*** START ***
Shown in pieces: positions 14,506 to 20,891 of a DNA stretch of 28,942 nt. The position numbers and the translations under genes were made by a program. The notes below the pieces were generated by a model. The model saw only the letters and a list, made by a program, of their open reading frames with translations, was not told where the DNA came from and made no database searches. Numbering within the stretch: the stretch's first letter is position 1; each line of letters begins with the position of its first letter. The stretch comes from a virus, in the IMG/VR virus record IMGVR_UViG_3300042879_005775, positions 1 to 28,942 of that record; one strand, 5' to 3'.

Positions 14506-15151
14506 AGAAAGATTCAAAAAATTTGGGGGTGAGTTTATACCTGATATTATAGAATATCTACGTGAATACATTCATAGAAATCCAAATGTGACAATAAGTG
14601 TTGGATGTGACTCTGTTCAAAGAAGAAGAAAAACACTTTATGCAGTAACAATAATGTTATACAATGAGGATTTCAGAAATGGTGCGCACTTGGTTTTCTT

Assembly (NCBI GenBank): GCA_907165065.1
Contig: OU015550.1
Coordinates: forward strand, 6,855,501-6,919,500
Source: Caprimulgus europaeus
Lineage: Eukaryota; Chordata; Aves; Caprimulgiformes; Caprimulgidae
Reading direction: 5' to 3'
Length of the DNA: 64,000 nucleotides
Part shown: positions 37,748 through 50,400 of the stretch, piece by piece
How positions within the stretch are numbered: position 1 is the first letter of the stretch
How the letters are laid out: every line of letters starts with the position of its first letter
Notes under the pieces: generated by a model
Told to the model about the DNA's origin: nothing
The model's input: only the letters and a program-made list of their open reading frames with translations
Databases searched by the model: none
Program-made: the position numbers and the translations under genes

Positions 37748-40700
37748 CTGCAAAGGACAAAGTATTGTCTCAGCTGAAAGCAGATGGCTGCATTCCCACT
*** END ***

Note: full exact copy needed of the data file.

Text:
Shown in pieces: positions 14,506 to 20,891 of a DNA stretch of 28,942 nt. The position numbers and the translations under genes were made by a program. The notes below the pieces were generated by a model. The model saw only the letters and a list, made by a program, of their open reading frames with translations, was not told where the DNA came from and made no database searches. Numbering within the stretch: the stretch's first letter is position 1; each line of letters begins with the position of its first letter. The stretch comes from a virus, in the IMG/VR virus record IMGVR_UViG_3300042879_005775, positions 1 to 28,942 of that record; one strand, 5' to 3'.

Positions 14506-15151
14506 AGAAAGATTCAAAAAATTTGGGGGTGAGTTTATACCTGATATTATAGAATATCTACGTGAATACATTCATAGAAATCCAAATGTGACAATAAGTG
14601 TTGGATGTGACTCTGTTCAAAGAAGAAGAAAAACACTTTATGCAGTAACAATAATGTTATACAATGAGGATTTCAGAAATGGTGCGCACTTGGTTTTCTT

Assembly (NCBI GenBank): GCA_907165065.1
Contig: OU015550.1
Coordinates: forward strand, 6,855,501-6,919,500
Source: Caprimulgus europaeus
Lineage: Eukaryota; Chordata; Aves; Caprimulgiformes; Caprimulgidae
Reading direction: 5' to 3'
Length of the DNA: 64,000 nucleotides
Part shown: positions 37,748 through 50,400 of the stretch, piece by piece
How positions within the stretch are numbered: position 1 is the first letter of the stretch
How the letters are laid out: every line of letters starts with the position of its first letter
Notes under the pieces: generated by a model
Told to the model about the DNA's origin: nothing
The model's input: only the letters and a program-made list of their open reading frames with translations
Databases searched by the model: none
Program-made: the position numbers and the translations under genes

Positions 37748-40700
37748 CTGCAAAGGACAAAGTATTGTCTCAGCTGAAAGCAGATGGCTGCATTCCCACT